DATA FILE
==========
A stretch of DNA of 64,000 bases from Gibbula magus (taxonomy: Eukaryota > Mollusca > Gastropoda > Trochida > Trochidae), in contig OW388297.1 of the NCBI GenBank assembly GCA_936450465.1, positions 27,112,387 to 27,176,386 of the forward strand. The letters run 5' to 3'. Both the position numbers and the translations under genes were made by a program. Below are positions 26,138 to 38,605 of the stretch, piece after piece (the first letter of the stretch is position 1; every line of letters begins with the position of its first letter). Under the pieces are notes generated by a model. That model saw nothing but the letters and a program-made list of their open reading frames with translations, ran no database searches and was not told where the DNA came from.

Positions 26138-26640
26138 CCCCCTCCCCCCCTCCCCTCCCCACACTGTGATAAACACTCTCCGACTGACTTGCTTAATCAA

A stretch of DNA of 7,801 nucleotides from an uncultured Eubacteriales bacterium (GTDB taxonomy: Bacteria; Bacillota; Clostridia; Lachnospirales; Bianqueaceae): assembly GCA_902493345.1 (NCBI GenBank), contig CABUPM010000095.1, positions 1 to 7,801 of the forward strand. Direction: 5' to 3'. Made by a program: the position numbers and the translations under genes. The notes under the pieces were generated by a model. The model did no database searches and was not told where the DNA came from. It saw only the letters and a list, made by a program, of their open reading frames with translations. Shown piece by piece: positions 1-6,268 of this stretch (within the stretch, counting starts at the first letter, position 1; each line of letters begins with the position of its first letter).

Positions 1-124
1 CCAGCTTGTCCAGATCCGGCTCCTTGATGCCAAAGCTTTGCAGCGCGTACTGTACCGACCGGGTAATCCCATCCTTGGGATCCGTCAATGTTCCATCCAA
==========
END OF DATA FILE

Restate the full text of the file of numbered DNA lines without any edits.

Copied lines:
A stretch of DNA of 64,000 bases from Gibbula magus (taxonomy: Eukaryota > Mollusca > Gastropoda > Trochida > Trochidae), in contig OW388297.1 of the NCBI GenBank assembly GCA_936450465.1, positions 27,112,387 to 27,176,386 of the forward strand. The letters run 5' to 3'. Both the position numbers and the translations under genes were made by a program. Below are positions 26,138 to 38,605 of the stretch, piece after piece (the first letter of the stretch is position 1; every line of letters begins with the position of its first letter). Under the pieces are notes generated by a model. That model saw nothing but the letters and a program-made list of their open reading frames with translations, ran no database searches and was not told where the DNA came from.

Positions 26138-26640
26138 CCCCCTCCCCCCCTCCCCTCCCCACACTGTGATAAACACTCTCCGACTGACTTGCTTAATCAA

A stretch of DNA of 7,801 nucleotides from an uncultured Eubacteriales bacterium (GTDB taxonomy: Bacteria; Bacillota; Clostridia; Lachnospirales; Bianqueaceae): assembly GCA_902493345.1 (NCBI GenBank), contig CABUPM010000095.1, positions 1 to 7,801 of the forward strand. Direction: 5' to 3'. Made by a program: the position numbers and the translations under genes. The notes under the pieces were generated by a model. The model did no database searches and was not told where the DNA came from. It saw only the letters and a list, made by a program, of their open reading frames with translations. Shown piece by piece: positions 1-6,268 of this stretch (within the stretch, counting starts at the first letter, position 1; each line of letters begins with the position of its first letter).

Positions 1-124
1 CCAGCTTGTCCAGATCCGGCTCCTTGATGCCAAAGCTTTGCAGCGCGTACTGTACCGACCGGGTAATCCCATCCTTGGGATCCGTCAATGTTCCATCCAA